Celebration of Space - May 14, 2021
The International Space Station (ISS) as it passes over Southern New England. Image Credit: Robert Horton.
On Monday, May 17, 2021, Mercury will achieve Maximum Eastern Elongation. This happens when Mercury reaches the point in its orbit where it is at tangent on the western side of the Sun when viewed from Earth. In non-geek terms, that means Mercury is at its highest viewing point in the evening before continuing its orbit towards inferior conjunction (orbits between the Earth and the Sun). This in itself is super cool because Mercury will be visible as a 43% waning crescent. But there is something else that is happening in conjunction that makes this specific elongation better than usual.
As Earth orbits the Sun, our axial tilt (23.4°) stays the same, but the orientation of our tilt, as it relates to the Sun, changes. On the Solstices we arrive at the points along our orbit where our tilt is at maximum either towards or away from the Sun. On the Equinoxes our orientation puts our tilt neither towards or away from the Sun. This has a dramatic effect on the ecliptic, which is the path that the Sun takes across the sky and represents the plane of the Solar System, so all primary planets will be found along the ecliptic. On the Solstices the ecliptic is both at its highest and lowest in the sky depending on the time of day. For example, on the Winter Solstice, the ecliptic is at its lowest in the daytime sky, and at its highest in the nighttime sky, and you can visualize it as an arch in the sky that starts in the east, reaches its highest in the south, and ends in the west. But outside of the solstices the ecliptic’s arch is not so precise. Since Earth is now moving towards the Summer Solstice, the ecliptic is very high at sunset in the western side of the sky, because the high ecliptic of the nighttime period during the winter is departing. But in the eastern side of the sky, the ecliptic is quite low due to the coming summertime nights when the ecliptic is low. This places the ecliptic at a steep slope over the western horizon, which will place Mercury much higher over the horizon than it would appear if maximum eastern elongation were happening during August.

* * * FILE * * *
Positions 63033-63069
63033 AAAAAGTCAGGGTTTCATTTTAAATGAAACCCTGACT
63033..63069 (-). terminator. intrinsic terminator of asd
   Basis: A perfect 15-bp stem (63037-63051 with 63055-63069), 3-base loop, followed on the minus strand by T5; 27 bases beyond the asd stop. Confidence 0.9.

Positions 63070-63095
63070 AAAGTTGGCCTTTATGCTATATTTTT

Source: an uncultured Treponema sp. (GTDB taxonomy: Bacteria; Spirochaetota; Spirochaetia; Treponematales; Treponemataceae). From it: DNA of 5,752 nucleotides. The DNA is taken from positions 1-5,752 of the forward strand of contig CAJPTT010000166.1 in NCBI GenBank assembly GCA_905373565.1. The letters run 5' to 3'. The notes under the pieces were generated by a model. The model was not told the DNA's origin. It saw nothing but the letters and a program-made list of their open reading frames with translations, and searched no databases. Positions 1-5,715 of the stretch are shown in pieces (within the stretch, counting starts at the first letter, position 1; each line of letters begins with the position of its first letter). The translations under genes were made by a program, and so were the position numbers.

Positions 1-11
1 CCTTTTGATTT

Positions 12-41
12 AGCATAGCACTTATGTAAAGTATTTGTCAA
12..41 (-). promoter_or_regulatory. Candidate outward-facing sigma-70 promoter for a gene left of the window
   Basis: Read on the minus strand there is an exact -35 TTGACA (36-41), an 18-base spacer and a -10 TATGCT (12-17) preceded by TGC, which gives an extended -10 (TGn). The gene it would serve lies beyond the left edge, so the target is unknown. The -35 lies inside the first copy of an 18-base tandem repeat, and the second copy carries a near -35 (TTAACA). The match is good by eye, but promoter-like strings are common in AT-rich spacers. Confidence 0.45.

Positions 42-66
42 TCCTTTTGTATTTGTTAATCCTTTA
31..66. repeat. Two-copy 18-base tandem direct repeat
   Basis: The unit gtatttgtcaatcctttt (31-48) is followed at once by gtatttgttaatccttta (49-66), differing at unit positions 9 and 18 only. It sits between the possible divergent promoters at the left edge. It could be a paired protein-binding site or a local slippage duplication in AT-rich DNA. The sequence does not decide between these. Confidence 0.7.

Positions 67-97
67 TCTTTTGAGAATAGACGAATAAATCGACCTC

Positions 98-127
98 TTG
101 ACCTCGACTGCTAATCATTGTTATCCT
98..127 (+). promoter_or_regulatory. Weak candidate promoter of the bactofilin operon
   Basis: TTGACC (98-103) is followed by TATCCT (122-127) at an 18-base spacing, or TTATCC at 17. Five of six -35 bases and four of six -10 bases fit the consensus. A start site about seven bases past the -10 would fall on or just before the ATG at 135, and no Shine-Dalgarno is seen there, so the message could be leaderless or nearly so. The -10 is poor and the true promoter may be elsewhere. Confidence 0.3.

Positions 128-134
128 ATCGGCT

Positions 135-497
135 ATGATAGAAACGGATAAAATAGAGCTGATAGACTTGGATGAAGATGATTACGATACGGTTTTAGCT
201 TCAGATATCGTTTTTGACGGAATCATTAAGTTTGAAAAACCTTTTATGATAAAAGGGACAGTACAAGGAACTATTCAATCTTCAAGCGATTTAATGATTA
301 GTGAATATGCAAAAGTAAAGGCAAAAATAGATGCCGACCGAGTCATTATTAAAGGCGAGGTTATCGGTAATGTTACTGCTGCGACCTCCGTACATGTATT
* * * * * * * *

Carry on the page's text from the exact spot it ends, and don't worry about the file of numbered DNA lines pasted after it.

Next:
Over the next several nights, Mercury will be quite visible over the western horizon starting about 20 minutes after sunset, and growing in brightness as dusk wanes into twilight. Best views will be from a location with a good view of the western horizon. To the naked eye you will see a bright star-like object, binoculars may show a subtle half-moon-like object, a backyard telescope will show the crescent phase of Mercury. Be sure to wrap up your views of Mercury before the 25th of May.
Starting last night, evening passes of China’s new space station (CSS) have become visible over the US, specifically over the Northeast. I was out last night and caught my first view of the CSS passing over, and it was brighter than I had expected. There are numerous awesome passes lined up for the next several days! Here are notable pass times of the CSS for this weekend and next week: